Recently I’ve been researching websites and it kills me that I seem the same easily fixed mistakes happen time and time again.Your website is your shopfront window to the world. It needs to communicate who you are, what you do, and your messages, to your audience.
These are the three most common mistakes I have seen:
1) You walked away.
You got excited by the idea of having a regular blog or being on social media or putting on events and you put a blog and an events tab on the site plus some links to your twitter account.
But then you got busy and you haven’t updated any of these for 12, or 6 months. In fact, even 1 month is too long between drinks. You look like you just don’t care.
If you aren’t blogging, start blogging! I blogged ages ago about how to write a blog plan. Then I followed it up with how to proof-read your organisation’s blogs. Writing blogs is good for all sorts of reasons, like engaging your audience and documenting the things you have learned. So get a plan together and start. A regular once a week blog you write well is better than a blog you talk about but never post.
If you aren’t bothering with social media because your audience isn’t there, fine. Don’t have social media accounts. Not having a social media presence if you know it’s a waste of time is fine. Having links to accounts you don’t touch, isn’t.
If you have an events page, do a pile of events like us. Or get rid of the blank page that says; Upcoming Events, if there are no upcoming events.
Basically, don’t set it up and walk away.
2) Your website says “We exist and do … something, contact us for more”.
You don’t want to overwhelm people coming to your site with information. So, you are trying to keep things simple. But you need to clearly articulate who you are, what you do and why we would care. People won’t contact you to find out what you do. Would you call a business to find out more when you read the website and didn’t have a clear of what the business was about?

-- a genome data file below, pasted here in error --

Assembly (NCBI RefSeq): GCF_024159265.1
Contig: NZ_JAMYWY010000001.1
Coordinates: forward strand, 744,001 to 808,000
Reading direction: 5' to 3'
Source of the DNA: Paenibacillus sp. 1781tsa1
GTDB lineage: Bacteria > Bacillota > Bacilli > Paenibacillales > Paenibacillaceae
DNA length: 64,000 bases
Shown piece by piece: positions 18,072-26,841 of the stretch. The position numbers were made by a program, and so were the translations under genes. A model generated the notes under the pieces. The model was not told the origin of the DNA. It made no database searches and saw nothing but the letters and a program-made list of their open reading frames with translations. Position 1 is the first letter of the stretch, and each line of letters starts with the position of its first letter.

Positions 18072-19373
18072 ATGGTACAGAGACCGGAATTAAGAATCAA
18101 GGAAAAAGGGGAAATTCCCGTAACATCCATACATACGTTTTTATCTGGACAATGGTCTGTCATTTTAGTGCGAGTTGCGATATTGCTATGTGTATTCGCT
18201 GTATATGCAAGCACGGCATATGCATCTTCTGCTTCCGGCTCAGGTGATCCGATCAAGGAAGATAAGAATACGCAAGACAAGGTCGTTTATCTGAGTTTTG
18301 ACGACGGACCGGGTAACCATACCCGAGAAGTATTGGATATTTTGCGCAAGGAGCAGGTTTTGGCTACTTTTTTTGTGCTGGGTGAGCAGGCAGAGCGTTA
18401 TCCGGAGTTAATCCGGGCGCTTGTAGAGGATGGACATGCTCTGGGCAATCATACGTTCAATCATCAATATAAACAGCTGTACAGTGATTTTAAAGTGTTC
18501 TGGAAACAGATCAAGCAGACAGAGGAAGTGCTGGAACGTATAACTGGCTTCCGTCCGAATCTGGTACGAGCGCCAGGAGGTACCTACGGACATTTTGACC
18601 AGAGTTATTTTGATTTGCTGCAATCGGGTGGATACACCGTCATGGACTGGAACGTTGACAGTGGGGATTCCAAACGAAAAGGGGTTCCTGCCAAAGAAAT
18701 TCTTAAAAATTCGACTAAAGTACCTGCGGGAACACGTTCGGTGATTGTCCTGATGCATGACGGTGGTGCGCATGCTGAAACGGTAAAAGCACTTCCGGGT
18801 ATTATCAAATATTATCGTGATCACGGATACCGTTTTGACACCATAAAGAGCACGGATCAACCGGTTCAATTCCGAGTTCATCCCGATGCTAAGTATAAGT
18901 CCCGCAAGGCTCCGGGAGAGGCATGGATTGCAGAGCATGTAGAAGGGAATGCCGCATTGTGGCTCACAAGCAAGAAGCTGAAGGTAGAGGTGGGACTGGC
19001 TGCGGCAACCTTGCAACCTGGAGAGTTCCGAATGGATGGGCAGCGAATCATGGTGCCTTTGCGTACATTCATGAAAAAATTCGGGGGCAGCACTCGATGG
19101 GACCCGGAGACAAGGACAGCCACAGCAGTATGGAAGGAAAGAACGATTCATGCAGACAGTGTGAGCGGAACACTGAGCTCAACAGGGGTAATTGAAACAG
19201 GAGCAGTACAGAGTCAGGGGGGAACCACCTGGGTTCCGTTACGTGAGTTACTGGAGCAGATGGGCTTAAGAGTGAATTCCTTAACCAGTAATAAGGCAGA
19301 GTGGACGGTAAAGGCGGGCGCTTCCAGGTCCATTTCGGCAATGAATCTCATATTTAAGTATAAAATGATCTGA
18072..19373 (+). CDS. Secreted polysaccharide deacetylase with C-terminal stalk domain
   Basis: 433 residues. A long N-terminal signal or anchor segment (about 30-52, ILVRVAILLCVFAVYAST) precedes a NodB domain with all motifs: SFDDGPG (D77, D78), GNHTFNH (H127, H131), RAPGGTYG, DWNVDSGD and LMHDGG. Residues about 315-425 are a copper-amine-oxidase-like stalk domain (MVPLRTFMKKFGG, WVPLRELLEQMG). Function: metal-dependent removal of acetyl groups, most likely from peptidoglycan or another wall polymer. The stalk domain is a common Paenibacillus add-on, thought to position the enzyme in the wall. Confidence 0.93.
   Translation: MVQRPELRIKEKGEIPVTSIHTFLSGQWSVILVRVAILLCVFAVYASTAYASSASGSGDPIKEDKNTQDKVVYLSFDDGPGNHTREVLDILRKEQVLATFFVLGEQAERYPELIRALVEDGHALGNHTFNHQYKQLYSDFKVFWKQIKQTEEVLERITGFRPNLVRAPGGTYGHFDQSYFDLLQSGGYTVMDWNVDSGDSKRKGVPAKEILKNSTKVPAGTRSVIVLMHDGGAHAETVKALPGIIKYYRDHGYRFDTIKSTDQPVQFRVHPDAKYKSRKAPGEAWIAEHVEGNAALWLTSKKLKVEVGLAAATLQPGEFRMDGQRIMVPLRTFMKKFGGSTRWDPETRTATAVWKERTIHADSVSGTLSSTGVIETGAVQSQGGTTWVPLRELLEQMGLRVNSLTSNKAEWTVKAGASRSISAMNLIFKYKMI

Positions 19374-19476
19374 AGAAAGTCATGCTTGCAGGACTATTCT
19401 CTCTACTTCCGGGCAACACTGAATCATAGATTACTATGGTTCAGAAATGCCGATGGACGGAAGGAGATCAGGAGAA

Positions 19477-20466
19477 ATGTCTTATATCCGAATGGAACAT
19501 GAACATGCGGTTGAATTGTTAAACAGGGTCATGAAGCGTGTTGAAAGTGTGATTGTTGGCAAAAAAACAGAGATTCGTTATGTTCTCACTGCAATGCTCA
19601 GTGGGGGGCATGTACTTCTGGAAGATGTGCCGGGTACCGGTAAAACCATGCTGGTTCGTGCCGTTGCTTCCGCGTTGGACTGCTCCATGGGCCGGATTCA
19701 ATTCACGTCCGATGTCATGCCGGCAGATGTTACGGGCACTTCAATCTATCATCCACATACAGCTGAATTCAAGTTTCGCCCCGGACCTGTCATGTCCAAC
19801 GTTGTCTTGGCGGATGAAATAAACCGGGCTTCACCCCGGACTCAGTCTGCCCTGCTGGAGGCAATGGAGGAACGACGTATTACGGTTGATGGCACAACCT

Our website has what we are all about broken down to Teach, Coach, Do with more detail behind each.
- Who – so you know who we are.
- Blog – so you can get a feel for us.
- Contact – because we do want to hear from people.
3) Your website content isn’t written for me.
I came to your website for some information. I want you to make it easy for me because you know who I am and why I’m here. If you don’t know who I am and what I want you are going to fail at this.
Think about who is coming to your website, what information they want when they get there and how they would go about finding it. Don’t look at your website from your perspective, look at it from your potential customers’. Test your website with people you know. Are they getting the information they want, is it easy? Of course, you know who you are but you are not the audience.
When we thought about who was looking for AgileBI training these are the people we wanted to talk to. This way if you are one of these people you know we are talking to you.
- Don’t set something up and leave it
- Give people enough context
- Make sure the people you want to talk to are hearing the message.
Simple, yes. Easy, no.
Success is preparation meets opportunity – Jack
Jack blogs about community, social media and how all this data stuff impacts the rest of us
You can read all of Jack’s blogs here.
Don’t forget, we can train your team in the art of agile business intelligence at any time!